The Press and Journal (Inverness, Highlands, and Islands) : 2019-11-18

OPINION : 74 : 10

OPINION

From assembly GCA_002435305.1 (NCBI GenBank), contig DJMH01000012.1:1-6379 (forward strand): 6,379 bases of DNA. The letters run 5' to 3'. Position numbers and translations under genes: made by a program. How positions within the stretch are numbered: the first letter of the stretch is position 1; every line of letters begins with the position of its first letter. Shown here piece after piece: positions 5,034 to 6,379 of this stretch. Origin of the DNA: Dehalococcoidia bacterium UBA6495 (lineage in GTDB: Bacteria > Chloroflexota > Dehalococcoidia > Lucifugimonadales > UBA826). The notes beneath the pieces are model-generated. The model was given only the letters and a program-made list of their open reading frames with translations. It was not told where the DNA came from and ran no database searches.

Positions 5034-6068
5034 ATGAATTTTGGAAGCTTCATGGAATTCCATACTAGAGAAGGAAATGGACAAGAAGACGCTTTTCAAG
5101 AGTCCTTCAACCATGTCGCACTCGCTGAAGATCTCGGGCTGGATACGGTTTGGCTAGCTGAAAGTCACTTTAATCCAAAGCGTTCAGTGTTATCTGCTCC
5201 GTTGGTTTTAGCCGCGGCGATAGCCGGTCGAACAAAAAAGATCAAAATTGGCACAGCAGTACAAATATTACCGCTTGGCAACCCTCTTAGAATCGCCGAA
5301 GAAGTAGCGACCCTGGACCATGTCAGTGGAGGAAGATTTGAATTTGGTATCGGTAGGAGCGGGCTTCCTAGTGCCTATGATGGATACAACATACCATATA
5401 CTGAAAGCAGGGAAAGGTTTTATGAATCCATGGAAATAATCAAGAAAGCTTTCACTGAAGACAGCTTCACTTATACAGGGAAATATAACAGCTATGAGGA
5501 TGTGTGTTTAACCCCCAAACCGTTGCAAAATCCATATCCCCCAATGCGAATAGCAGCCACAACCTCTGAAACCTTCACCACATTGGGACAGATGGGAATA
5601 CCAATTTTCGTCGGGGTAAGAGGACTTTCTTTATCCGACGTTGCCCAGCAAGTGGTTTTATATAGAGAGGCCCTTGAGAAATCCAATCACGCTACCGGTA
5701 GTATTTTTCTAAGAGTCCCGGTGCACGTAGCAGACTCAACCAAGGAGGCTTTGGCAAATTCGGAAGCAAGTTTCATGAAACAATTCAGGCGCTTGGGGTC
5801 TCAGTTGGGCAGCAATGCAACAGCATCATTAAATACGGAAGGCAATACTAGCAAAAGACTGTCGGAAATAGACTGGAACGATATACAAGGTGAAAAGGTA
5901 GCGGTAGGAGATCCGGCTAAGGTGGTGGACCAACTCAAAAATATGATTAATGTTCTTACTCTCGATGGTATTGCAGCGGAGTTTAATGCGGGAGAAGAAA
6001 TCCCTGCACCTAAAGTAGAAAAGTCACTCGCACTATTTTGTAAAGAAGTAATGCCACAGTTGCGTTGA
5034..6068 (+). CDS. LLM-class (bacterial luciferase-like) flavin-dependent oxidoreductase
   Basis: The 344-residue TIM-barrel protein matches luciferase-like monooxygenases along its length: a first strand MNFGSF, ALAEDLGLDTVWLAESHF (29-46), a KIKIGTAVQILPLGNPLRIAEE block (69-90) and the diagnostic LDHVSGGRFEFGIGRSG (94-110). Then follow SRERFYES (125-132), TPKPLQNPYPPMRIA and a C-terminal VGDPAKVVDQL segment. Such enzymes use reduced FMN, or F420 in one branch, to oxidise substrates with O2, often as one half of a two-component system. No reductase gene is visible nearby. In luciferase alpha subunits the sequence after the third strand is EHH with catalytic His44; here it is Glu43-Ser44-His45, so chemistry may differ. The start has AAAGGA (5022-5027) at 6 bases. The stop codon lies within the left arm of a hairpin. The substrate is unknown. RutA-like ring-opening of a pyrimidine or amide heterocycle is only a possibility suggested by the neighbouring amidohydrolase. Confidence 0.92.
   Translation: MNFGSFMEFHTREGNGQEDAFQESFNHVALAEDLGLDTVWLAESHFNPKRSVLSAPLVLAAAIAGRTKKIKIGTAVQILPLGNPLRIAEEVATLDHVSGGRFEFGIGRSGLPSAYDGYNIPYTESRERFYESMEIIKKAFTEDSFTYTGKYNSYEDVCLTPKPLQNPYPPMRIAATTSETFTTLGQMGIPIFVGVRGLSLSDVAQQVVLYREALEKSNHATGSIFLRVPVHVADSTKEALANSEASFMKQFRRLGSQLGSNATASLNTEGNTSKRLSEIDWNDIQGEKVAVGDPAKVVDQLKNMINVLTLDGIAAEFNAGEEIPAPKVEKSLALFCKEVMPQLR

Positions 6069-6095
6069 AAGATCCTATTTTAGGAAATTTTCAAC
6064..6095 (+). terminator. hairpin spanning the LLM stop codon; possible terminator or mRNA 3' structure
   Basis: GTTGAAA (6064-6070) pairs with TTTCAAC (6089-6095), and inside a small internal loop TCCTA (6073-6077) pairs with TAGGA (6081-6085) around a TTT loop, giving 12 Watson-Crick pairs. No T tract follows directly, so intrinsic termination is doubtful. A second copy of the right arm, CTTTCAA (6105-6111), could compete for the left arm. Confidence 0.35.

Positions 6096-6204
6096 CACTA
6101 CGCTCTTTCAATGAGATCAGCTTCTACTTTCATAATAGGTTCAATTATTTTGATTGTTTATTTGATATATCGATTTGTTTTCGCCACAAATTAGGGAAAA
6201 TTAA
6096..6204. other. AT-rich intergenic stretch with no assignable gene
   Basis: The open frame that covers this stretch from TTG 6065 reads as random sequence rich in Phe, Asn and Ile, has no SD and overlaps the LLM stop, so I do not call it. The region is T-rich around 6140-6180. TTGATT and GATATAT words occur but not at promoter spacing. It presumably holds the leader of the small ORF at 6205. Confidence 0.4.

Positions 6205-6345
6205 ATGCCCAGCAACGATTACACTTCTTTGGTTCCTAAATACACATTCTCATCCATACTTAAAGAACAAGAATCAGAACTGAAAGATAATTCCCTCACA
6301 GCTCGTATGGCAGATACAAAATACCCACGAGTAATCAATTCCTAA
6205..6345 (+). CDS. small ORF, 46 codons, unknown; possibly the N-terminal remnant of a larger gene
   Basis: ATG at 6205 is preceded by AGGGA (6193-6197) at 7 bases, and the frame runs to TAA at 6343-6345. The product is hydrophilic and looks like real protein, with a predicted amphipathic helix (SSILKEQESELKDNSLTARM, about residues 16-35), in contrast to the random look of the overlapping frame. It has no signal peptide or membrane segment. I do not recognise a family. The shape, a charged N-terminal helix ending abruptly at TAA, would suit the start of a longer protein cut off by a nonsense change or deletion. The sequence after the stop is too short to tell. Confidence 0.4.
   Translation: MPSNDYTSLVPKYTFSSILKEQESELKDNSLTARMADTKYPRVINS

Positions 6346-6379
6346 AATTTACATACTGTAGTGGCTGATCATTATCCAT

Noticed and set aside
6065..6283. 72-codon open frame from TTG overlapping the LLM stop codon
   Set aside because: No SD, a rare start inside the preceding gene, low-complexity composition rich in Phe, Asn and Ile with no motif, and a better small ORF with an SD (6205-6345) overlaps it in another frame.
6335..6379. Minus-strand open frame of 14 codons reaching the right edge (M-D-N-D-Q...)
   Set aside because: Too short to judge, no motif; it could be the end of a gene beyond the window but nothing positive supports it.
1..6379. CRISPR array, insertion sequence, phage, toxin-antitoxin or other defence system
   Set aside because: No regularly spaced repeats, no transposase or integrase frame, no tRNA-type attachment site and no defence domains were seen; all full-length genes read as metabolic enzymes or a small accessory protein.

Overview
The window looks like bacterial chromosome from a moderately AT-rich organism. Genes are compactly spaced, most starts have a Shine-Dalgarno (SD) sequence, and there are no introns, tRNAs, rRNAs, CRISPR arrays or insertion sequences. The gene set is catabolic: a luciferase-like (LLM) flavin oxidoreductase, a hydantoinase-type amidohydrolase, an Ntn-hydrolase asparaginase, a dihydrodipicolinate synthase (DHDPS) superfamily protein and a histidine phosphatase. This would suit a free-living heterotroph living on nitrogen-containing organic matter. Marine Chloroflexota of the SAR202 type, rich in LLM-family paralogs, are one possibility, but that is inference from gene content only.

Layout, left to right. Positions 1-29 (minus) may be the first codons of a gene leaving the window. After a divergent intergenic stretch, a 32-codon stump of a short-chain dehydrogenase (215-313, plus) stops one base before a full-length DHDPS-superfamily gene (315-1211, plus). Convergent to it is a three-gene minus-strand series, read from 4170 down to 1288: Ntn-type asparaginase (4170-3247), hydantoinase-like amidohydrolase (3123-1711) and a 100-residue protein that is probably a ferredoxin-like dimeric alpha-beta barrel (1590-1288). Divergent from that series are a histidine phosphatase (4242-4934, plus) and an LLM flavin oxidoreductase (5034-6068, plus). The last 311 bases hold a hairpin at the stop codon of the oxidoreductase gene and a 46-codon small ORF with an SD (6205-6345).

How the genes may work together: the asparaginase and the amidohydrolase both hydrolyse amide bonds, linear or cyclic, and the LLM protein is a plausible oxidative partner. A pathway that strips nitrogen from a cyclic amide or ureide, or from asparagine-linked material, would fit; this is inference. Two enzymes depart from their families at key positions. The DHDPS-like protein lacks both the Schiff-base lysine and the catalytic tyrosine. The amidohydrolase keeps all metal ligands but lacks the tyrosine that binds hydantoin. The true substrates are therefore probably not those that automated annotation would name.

10 news THE PRESS AND JOURNAL November 2019 Brought to you by Meston Reid & Co Netting best Seek advice for financial affairs W option, the good news is that one’s principal dwelling is exempt from attack, but the downside is likely to mean a longer period of regular contributi­ons from income compared to either sequestrat­ion or a trust deed. The important point to note about a DAS is that all debts require to be settled in full (the DAS system will freeze interest and ongoing penalties). Clearly, the potential to settle all creditors over a period of up to, say, ten years, depends upon the contributi­on level from income i.e. an unemployed person will not be suited to a DAS. Thus, as one might expect, a full assessment of income and expenditur­e is undertaken in order to determine what is left at the end of the month and, in this regard, the Common Financial Tool “CFT” is used across Scotland in order to be fair and reasonable to all Scots. The CFT has numerous expenditur­e categories because the State recognises that we all have different lifestyles. If you elect to present a sequestrat­ion applicatio­n to the State, an award is not granted until you agree the level of contributi­on which, by law, will be for a minimum period of four years. This contrasts slightly with signing a trust deed because that process tends to permit a more variable contributi­on level/period. As has been noted earlier in this article, each case must be taken on its merits and proper advice taken in order that the full impact of a decision is known/understood. The process is complex and quite a lot of documentat­ion is provided to each person receiving advice in order that it can be demonstrat­ed that the full range of options has been tabled. As ever in situations of personal financial difficulty, individual or businessre­lated, it is rarely too early to seek expert advice which will be provided on a confidenti­al basis. Most Accredited Money Advisors, including Meston Reid & Co, provide the first consultati­on free of charge. For most people who are feeling worried and stressed about their financial affairs and are not sure who to turn to in their hour of need, there is little to lose from an initial chat. The views in this article are those of Michael J M Reid, licensed insolvency practition­er and partner of Meston Reid & Co, chartered accountant­s, Aberdeen. They do not purport to represent those of the firm in general. hether self employed, working for a company or currently unemployed, there are many reasons why you might find it necessary to seek advice regarding your personal financial affairs e.g. divorce, economic recession, financial mismanagem­ent, unexpected drop in a source of income, or loss of an asset. In reality, the vast majority of people want to pay what they owe to their creditors and, whilst a perfectly laudable and natural intention, if there is simply not enough cash available to deal with the situation, considerat­ion may have to be given to regularisi­ng matters by means of sequestrat­ion (the Scottish term for bankruptcy), a trust deed or using the Debt Arrangemen­t Scheme “DAS”. There are a variety of methods, formal and informal, for dealing with debts when they become unmanageab­le and proper advice is required. Typically, the advice process will begin with either a meeting or telephone conversati­on with an Approved Money Advisor who will seek to allay the initial anxiety, listen carefully, not be judgementa­l, and then explain the various options so that an informed decision can be taken. At a time such as this, it is often useful for the person receiving the advice to be accompanie­d by someone who can “clear the mist of a clouded mind” by helping to read and understand correspond­ence, take notes or simply provide emotional support : rather like visiting a doctor when bad news is anticipate­d. Michael J M Reid, licensed insolvency practition­er and partner of Meston Reid & Co. ■ A key reason for explaining the options is that each case is different and, for example, someone owning a house is likely to focus upon what might happen to such house, whereas someone in rented accommodat­ion may well be more interested in the effect on other assets, particular­ly if he/she runs a business. Experience suggests that the house is often the most important considerat­ion. In this regard, the advisor will want to know an approximat­e value and the level of secured indebtedne­ss (there may be one or two lenders), together with the title position. If there is equity in the house and the person wishes to remain in the house, a plan will be required about how best to retain it. Guidance from the accountant in bankruptcy (the State office that oversees formal personal financial solutions in Scotland) is to deal with the house as early as possible because the purpose of the exercise is not to become involved in property speculatio­n but to provide a financial return to creditors. If a DAS is the appropriat­e Seafood processors: spoke to the sector’s leading spokesman, Jimmy Buchan, to find out the big issues of the day Keith Findlay C elebrity skipper Jimmy Buchan may have sold his boat but he is still at the heart of the fishing industry in his role as chief executive of the Scottish Seafood Associatio­n (SSA). The Trawlermen star is also still running his Amity Fish Company, which supplies restaurant­s and foodservic­e firms with a wide range of seafood harvested from the North Sea, and his Skipper’s Choice mail order business. The 59-year-old north-east loon has decades of experience in the catching and processing sectors, allowing him to see potential opportunit­ies and problems from different angles. And while those going to sea for a living have had plenty of headines in the Brexit debate about fishing, Mr Buchan has worked hard to highlight the challenges facing processors. Who better then to speak to about this key part of the chain of getting top quality Scottish seafood from sea to plate, whether it is destined for dinner tables in Tobermory or Tokyo, Kirkcaldy or Kentucky? Scotland’s seafood processing sector directly supports more than 8,300 jobs at 150 sites around the country. It relies heavily on migrant workers to do the messy gutting and filleting that UK citizens don’t find appealing. Despite UK Government assurances, there is still considerab­le uncertaint­y and anxiety among many Count on us ™ Corporate Restructur­ing & Insolvency Specialist­s www.scotdebt.net 12 Carden Place, Aberdeen AB10 1UR 01224 625554 T/